Cover image for Lone eagle
Title:
Lone eagle
Author:
Steel, Danielle.
Personal Author:
Publication Information:
New York : Delacorte Press, [2001]

©2001
Physical Description:
396 pages ; 24 cm
Language:
English
ISBN:
9780385335379
Format :
Book

Available:*

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Summary

Summary

Steel's 51st novel tells the story of an extraordinary man, the woman who loved him, and a bond so powerful it could never be broken. A novel of grace and passion, Lone Eagle is about finding the courage to let a loved one fly free. Updates on author's Web site.


Author Notes

Danielle Steel was born in New York City on August 14, 1947. She studied literature, design, and fashion design - first at Parsons School of Design and later at New York University. Her first novel, Going Home, was published in 1972. Her other books include The House on Hope Street, The Wedding, Irresistible Forces, Granny Dan, Bittersweet, Mirror Image, The Klone and I, The Long Road Home, The Ghost, Special Delivery, The Ranch, His Bright Light, Southern Lights, Blue, Country, The Apartment, Property of a Noble Woman, The Mistress, Dangerous Games, Against All Odds, The Duchess, and Fairytale. A number of her novels have made major bestseller lists and have aslo been adapted into TV movies or miniseries. She also writes children's books including the Max and Martha series. In 2002, she was decorated by the French government as an Officer of the Order des Arts et des Letters for her contributions to world culture.

(Bowker Author Biography) Danielle Steel has been hailed as one of the world's most popular authors with over 430 million copies of her novels sold. Her many international bestsellers include: "The House on Hope Street," "The Wedding," "Irresistible Forces," "Granny Dan," "Bittersweet," "Mirror Image," "The Klone & I," "The Long Road Home," "The Ghost," "Special Delivery," "The Ranch," & other highly acclaimed novels. She is also the author of "His Bright Light," the story of her son Nick Traina's life and death.

(Publisher Fact Sheets)


Reviews 3

Booklist Review

Steel's fifty-first novel has all the elements her fans crave--wealthy characters, lavish settings, and an opulent lifestyle. In December of 1974, Kate receives the quintessential dreaded phone call: her husband Joe's plane exploded, and no one survived. She is assailed with memories, beginning with the day they met some 33 years before at a debutante ball. Kate was only 17 but seemed much older as she was accustomed to such settings, while Joe at 29 was uncomfortable and only came at the request of his friend, Charles Lindbergh. Nonetheless, there is an instant rapport between them, and they exchange letters while Kate attends Radcliffe College. They realize that they're falling in love but restrain from commitment when WWII erupts and Joe is sent to England as a flying ace. When Joe comes back to the States to receive a medal, they consummate their love, but Joe is reluctant to get engaged. And so it goes. Joe is obsessed with flying and establishing his airline company, inducing a frustrated Kate to marry someone else, but Joe remains the love of her life and, well, there are no surprises here. It's a typical Steel soap opera that seems, oddly, to take the form of a male fantasy in which the woman is totally subservient to her macho flying man's needs and desires. --Patty EngelmannAdult Books Young adult recommendations in this issue have been contributed by the Books for Youth editorial staff and by reviewers Nancy Bent, GraceAnne A. DeCandido, Elizabeth Drennan, Sally Estes, Sharon Greene, Diana Tixier Herald, Leone McDermott, Candace Smith, Daniel Winslow, and Linda Zeilstra. Titles recommended for teens are marked with the following symbols: YA, for books of general YA interest; YA/C, for books with particular curriculum value; YA/L, for books with a limited teenage audience; YA/M, for books best suited to mature teens.


Publisher's Weekly Review

Nobody ever said love was easy, but in Steel's latest romance, it's a perpetual uphill battle. From the moment beautiful, enormously poised 17-year-old Bostonian Kate Jamison meets handsome, much older Joe Allbright just before Pearl Harbor at a debutante party, she's desperately in love. Joe is smitten, too, but he is deeply committed to his career as a pilot he's already an ace, associated with Lindbergh. The two try to pretend they can just be friends, but passion flares between them on the eve of war. When Joe returns from Europe, after years in a German prison camp, everyone expects they will marry, but Joe cannot commit and Kate moves on. She goes to New York, marries a college friend and has a son; meanwhile, Joe establishes an airplane-building empire. Still, they can't forget each other, and when they meet up again, even social mores can't keep them apart. Their roller-coaster relationship takes many more dips and turns before Kate finally realizes what she must do to make it work: "let him come and go, and appreciate him." Her surrender may gall some readers, but she and Joe are engaging characters, and Steel's expert plotting keeps the novel moving at a good pace. (Apr.) Forecast: This eagle will sit in its aerie atop the bestseller list. (c) Copyright PWxyz, LLC. All rights reserved


Library Journal Review

It's Christmas 1940, and love blooms between a debutante and a protg of Charles Lindbergh that endures despite the separate paths they take. (c) Copyright 2010. Library Journals LLC, a wholly owned subsidiary of Media Source, Inc. No redistribution permitted.


Excerpts

Excerpts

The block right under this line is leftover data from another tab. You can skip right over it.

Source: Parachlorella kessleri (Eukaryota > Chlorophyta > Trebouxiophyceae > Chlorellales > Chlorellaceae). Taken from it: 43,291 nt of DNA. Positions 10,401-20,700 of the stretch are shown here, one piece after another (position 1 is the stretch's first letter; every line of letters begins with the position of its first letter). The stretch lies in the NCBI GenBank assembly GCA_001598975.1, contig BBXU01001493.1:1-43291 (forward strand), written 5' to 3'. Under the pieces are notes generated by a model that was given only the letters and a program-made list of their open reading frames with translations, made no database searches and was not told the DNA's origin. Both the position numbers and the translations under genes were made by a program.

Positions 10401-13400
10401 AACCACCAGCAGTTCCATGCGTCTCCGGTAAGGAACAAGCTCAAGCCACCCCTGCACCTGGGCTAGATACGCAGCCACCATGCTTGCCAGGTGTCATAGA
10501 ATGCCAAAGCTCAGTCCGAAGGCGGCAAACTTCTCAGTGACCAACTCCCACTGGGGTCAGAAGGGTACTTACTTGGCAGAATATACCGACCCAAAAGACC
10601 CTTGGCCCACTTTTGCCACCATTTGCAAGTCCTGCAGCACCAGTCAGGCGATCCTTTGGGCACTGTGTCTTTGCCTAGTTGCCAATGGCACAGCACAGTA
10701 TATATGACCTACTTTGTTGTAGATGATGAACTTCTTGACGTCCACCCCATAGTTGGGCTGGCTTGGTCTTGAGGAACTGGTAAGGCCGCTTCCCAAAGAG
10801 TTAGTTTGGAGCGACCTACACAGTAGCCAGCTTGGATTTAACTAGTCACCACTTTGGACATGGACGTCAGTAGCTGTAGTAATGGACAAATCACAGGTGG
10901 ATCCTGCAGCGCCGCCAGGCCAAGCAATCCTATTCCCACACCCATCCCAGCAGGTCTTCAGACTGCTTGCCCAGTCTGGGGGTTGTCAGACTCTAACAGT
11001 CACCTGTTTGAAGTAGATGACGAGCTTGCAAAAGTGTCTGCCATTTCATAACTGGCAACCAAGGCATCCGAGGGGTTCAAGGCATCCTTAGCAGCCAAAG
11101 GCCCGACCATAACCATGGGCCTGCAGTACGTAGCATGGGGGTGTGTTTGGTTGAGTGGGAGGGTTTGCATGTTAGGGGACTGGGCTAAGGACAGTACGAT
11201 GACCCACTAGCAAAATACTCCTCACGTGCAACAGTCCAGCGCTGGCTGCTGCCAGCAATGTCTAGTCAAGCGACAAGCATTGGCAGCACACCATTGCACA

Kate Jamison saw Joe for the first time at a debutante ball in December of 1940, three days before Christmas. She and her parents had come to New York for the week from Boston, to do some Christmas shopping, visit friends, and attend the ball. Kate was actually a friend of the debutante's younger sister. At seventeen it was unusual for girls to be included, but Kate had dazzled everyone for so long, and was so mature for her age, that their hosts had found it an easy decision to include her. Kate's friend had been jubilant, as had she. It was the most beautiful party she'd ever been to, and the room, when she walked in on her father's arm, had been filled with extraordinary people. Heads of state were there, important political figures, dowagers and matrons, and enough handsome young men to flesh out an army. Every important name in New York society was in attendance, and several from Philadelphia and Boston. There were seven hundred people chatting in the elegant reception rooms and an exquisite mirrored ballroom, and the gardens had been tented. There were hundreds of liveried waiters serving them, a band in both the ballroom and the tent outside. There were beautiful women and handsome men, extraordinary jewels and gowns, and the gentlemen were wearing white tie. The guest of honor was a pretty girl, she was small and blond and she was wearing a dress made for her by Schiaparelli. This was the moment she had looked forward to for her entire lifetime; she was being officially presented to society for the first time. She looked like a porcelain doll as she stood on the reception line with her parents, and a crier announced each guest's name as they entered in their evening gowns and tails. As the Jamisons came through the line, Kate kissed her friend and thanked her for inviting her. It was the first ball of its kind she had been to, and for an instant the two young women looked like a Degas portrait of two ballerinas, as they stood in subtle contrast to each other. The debutante was small and fair, with gently rounded curves, while Kate's looks were more striking. She was tall and slim, with dark reddish auburn hair that hung smoothly to her shoulders. She had creamy skin, enormous dark blue eyes, and a perfect figure. And while the debutante was restrained and serene, greeting each guest, there was an electricity and energy that seemed to emanate from Kate. As she was introduced to the guests by her parents, she met their eyes squarely, and dazzled them with her smile. There was something about the way she looked, and even the shape of her mouth that suggested she was about to say something funny, something important, something that you would want to hear, and remember. Everything about Kate promised excitement, as though her own youth was so exuberant that she had to share it with you. There was something mesmerizing about Kate, always had been, as though she came from a different place and was destined for greatness. There was nothing ordinary about Kate, she stood out in every crowd, not only for her looks, but for her wit and charm. At home, she had always been full of mischief and wild plans, and as an only child she had kept her parents amused and entertained. She had been born to them late in life, after twenty years of marriage, and when she was a baby, her father liked to say that she had been well worth waiting for, and her mother readily agreed. They adored her. In her earliest years, she had been the center of their world. Kate's early years were easy and free. Born into wealth, as a small child she had known nothing but comfort and ease. Her father, John Barrett, had been the scion of an illustrious Boston family, and he had married Elizabeth Palmer, whose fortune was even larger than his own. Their families had been immensely pleased with the match. Kate's father had been well known in banking circles, for his good judgment and wise investments. And then the crash came in '29, and swept away Kate's father and thousands like him on a tidal wave of destruction, despair, and loss. Fortunately, Elizabeth's family had felt it unwise to let the pair commingle their fortunes. There had been no children between them for a long time, and Elizabeth's own family continued to handle most of her financial affairs. Miraculously, she was relatively untouched by the crash. John Barrett lost his entire fortune, and only a very small part of hers. Elizabeth had done everything she could to reassure him, and to help him get on his feet again. But the disgrace he felt ate away at his very foundations. Three of his most important clients and best friends shot themselves within months of losing their fortunes, and it took another two years for John to give way to despair himself. Kate scarcely saw him during those two years. He had closeted himself in an upstairs bedroom, seldom saw anyone, and rarely went out. The bank his family had established, and which he had run for nearly twenty years, closed within two months of the crash. He became inaccessible, removed, reclusive, and the only thing that ever cheered him was the sight of Kate, who was only six then, wandering into his rooms, bringing him a piece of candy or a drawing she had made for him. As though sensing the maze he was lost in, she instinctively tried to lure him out again, to no avail. Eventually, even she found his door locked to her, and in time her mother forbade her to go upstairs. Elizabeth didn't want her to see her father, drunk, disheveled, unshaven, often sleeping the days away. It was a sight that would have terrified her, and broke her mother's heart. John Barrett took his life almost two years after the crash, in September 1931. He was the only surviving member of his family at the time, and left behind him only his widow and one child. Elizabeth's fortune was still intact then, she was one of the few lucky ones in her world whose life had been relatively unaffected by the crash, until she lost John. Kate still remembered the exact moment when her mother had told her. She had been sitting in the nursery drinking a cup of hot chocolate, holding her favorite doll, and when she saw her mother walk into the room, she knew something terrible had happened. All she could see were her mother's eyes, and all she could hear was the suddenly-too-loud ticking of the nursery clock. Her mother didn't cry when she told her, she told her quietly and simply that Kate's father had gone to Heaven to live with God. She said that he had been very sad in the past two years, and he would be happy now with God. As her mother said the words, Kate felt as though her entire world had collapsed on top of her. She could barely breathe, as the cocoa spilled from her hands, and she dropped her doll. She knew that from that moment on, her life would never be the same again. Excerpted from Lone Eagle by Danielle Steel All rights reserved by the original copyright owners. Excerpts are provided for display purposes only and may not be reproduced, reprinted or distributed without the written permission of the publisher.